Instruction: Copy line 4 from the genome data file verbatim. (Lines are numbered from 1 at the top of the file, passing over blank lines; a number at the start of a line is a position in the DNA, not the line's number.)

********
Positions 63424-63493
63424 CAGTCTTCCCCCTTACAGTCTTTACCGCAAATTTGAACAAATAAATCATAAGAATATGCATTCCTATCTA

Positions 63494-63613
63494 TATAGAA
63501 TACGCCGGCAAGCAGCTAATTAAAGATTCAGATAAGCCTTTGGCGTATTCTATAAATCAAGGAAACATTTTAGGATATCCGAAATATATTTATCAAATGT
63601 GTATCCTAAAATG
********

63494 TATAGAA